Social workers, care home managers, community medical professionals, I am talking to you.
(A bit of the basics here for anyone new to the area – section 21A challenges are brought when P is in a hospital or care home and a standard authorisation under the Deprivation of Liberty Safeguards is in place. It is most commonly used when P is objecting and their RPR is protecting their article 5(4) rights).
I get it, you are busy doing your job in difficult circumstances. And some customers, no matter how hard you try, will always be unsettled. So when you hear that a section 21A challenge has been made, you sigh and you think about how much work this is going to create for you; how much your decisions and records will be scrutinised, and it feels personal.
But most likely it isn’t. I mean, if you’ve not been doing your job properly and/or you’ve had a serious falling out with the RPR, it might be personal. I like to assume that most people I meet are diligently going about their work though. So let’s try looking at this in a different way.
Firstly, the advocate/family member in the RPR role is doing what the law says they have to. Article 5(4) of the European Convention on Human Rights and Human Right Act 1998 gives everyone the right to have their deprivation of liberty scrutinised by a court. The cases of AJ  EWCOP 5 and RD  EWCOP 49 stress that when DoLS is involved, s21A is the route for that challenge. And whilst the cases give some leeway in interpreting the behaviour of P and deciding whether or not they are objecting, once they’ve made that decision, they have to bring a challenge. Now in practical terms, if the issues that P is concerned about are likely to be resolved (for example, a move is planned) in the time it will take a challenge to be brought, then the RPR will probably hold off. But otherwise, that challenge is coming.
Now let’s, for a moment, think about the ‘why’s here.
Why does article 5(4) matter? Well, that’s pretty simple. It is the protection against arbitrary state detention. And yes, that does still happen.
Why did the court interpret it this way? I could quote great swathes of the judgements at you here. But let’s face it, you’ve probably already read the judgements, or at least a summary of them by someone much cleverer than me.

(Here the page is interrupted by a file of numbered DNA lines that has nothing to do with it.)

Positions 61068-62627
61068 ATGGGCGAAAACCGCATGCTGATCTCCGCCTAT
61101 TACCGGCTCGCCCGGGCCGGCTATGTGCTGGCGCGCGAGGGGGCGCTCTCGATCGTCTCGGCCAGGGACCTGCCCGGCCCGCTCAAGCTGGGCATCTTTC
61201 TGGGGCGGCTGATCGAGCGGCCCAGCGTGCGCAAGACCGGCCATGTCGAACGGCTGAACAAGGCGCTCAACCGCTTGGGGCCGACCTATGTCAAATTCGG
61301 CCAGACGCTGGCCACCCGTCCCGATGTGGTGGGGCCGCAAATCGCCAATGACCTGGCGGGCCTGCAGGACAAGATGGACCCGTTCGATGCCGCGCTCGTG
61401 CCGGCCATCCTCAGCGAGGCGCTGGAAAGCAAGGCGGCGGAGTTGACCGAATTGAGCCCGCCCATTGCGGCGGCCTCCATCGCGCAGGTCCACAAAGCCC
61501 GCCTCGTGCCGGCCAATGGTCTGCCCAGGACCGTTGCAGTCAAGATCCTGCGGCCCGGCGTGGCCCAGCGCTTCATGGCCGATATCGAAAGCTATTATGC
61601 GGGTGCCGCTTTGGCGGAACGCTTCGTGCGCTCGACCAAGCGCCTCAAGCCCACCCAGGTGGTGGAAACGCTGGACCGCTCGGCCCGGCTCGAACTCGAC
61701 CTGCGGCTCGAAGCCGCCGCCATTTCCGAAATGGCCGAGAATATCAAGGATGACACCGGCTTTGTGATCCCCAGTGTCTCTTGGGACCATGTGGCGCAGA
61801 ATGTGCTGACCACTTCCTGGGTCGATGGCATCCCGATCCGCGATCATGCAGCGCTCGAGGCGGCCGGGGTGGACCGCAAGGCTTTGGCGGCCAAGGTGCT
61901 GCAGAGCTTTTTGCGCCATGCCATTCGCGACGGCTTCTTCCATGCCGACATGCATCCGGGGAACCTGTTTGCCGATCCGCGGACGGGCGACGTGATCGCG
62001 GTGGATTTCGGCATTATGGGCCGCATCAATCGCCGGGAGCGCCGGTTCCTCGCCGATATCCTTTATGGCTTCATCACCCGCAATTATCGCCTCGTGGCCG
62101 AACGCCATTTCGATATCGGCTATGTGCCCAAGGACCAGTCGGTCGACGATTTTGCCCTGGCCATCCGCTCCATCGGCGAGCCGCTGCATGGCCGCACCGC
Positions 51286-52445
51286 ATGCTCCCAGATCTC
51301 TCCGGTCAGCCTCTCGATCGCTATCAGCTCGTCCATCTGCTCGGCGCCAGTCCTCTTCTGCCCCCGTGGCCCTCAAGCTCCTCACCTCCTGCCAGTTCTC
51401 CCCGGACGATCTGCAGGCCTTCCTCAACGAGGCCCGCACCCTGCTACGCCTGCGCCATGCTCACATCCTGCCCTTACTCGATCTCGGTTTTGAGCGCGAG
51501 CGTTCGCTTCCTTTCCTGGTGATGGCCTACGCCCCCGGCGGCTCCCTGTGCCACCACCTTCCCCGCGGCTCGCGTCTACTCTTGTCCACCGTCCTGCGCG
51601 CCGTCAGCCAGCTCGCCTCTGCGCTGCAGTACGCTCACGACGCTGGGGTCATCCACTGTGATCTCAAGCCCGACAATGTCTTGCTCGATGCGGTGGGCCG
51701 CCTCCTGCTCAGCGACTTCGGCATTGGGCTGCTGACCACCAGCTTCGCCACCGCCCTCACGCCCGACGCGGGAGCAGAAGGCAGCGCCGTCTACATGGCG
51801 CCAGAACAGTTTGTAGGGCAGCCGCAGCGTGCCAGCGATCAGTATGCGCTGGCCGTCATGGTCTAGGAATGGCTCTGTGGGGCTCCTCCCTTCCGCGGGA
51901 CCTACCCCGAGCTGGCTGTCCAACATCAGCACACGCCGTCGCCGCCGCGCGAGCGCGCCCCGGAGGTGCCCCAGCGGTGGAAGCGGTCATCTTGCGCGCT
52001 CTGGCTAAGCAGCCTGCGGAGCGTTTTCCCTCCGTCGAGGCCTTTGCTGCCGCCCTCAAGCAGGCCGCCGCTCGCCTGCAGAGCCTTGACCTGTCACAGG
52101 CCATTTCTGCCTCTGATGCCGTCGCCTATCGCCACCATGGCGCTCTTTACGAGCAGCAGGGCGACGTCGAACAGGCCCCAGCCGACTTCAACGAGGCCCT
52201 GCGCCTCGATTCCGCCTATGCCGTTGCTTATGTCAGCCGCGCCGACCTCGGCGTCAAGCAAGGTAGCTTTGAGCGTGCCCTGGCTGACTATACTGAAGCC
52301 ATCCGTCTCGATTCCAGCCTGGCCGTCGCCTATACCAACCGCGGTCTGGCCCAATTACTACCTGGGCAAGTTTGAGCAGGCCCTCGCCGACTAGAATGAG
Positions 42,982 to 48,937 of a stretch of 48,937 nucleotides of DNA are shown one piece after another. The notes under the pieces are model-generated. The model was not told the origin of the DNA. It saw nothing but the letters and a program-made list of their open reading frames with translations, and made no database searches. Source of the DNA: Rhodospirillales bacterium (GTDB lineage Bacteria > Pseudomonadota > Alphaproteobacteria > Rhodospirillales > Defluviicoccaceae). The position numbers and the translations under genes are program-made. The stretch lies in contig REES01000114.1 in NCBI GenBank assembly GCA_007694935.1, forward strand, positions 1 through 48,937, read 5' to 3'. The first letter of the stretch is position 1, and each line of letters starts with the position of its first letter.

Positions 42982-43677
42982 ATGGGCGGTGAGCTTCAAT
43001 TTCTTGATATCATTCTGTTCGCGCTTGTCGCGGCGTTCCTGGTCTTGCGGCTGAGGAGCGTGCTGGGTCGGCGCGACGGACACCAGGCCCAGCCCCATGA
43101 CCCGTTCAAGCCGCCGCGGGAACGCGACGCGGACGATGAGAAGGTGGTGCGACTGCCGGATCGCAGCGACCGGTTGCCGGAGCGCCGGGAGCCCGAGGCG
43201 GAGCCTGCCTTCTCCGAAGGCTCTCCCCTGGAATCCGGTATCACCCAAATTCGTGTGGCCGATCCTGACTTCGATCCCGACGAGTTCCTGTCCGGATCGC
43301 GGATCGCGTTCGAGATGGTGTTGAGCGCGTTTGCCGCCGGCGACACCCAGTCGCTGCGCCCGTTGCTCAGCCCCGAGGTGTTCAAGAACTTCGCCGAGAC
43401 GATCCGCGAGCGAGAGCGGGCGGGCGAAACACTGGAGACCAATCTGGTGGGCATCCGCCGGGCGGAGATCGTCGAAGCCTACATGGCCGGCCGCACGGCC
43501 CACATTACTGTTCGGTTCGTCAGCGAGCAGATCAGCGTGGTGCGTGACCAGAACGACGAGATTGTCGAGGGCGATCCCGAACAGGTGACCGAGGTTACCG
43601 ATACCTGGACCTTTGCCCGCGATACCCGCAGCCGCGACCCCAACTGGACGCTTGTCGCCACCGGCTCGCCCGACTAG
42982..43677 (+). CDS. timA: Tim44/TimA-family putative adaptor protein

But the way I explain it when I deliver training on this issue, is that it boils down to one very simple principle:
Human rights apply to everyone
We can’t start denying them to certain sects of society in the interests of convenience. Because that, my friends, is a slippery slope into a society none of us want to be in (think 1984, Handmaid’s Tale, pretty much anything Philip K Dick ever wrote…)
And if that doesn’t convince you, then let’s look at it on a smaller scale. How would you feel if you were locked up and didn’t know why? Wouldn’t you want someone to look at it again? Maybe ask a few questions? Yeah, I thought so.
I know I have strayed from my promised pragmatism into emotion here, but it is true.
Let’s think, for a moment, about Mr Neary. I have read that judgement a number of times and I know different people get different things from it. I am sure it haunts the dreams of many a human rights advocate and certainly I have heard Mr Neary senior speak at an event, and it is clear that the occurrences have had a significant effect on the family. (He is excellent, by the way, and I can recommend that you try to attend an event with him if you ever get the chance.)
Anyway, as I have spent most of my career in local authority, when I read it, I wince, sigh and think “Oh no, I see how this happened”. Because here is the thing, I don’t think anyone involved in that case thought they were doing anything other than the right thing. But it took challenge from an independent set of eyes for the focus to be brought back to Stephen and what was best for him.
So when professionals tell me they have done everything right and court challenge won’t achieve anything, my first thought is “I bet Mr Neary’s social worker said that too”.
Now don’t misunderstand me here, in the vast majority of cases the professionals I am working with haven’t done anything wrong. But I am reminded of the old adage that it is better to let 10 guilty men go free, than it is to put 1 innocent man behind bars. And I’m sorry, but it is better to put 10 diligent professionals through the inconvenience of proceedings than to let 1 rogue professional go un-scrutinised.
Yes, I know, it still feels personal. But no one is saying that because one person you have looked after needs something different, that every other case you’ve been involved with has been wrong.
Remember, it’s all about personalised care
So maybe it is personal after all….
(NB these will most definitely not go away with the implementation of the Mental Capacity Amendment Act 2019, but I’ll discuss the Liberty Protection Safeguards in a later post.)
For more resources about the Court of Protection, please see the Court of Protection category on our site.
In case it isn’t obvious from the fact I still haven’t identified the authority I work for, the views expressed on this blog are my own opinion and not the opinion of that local authority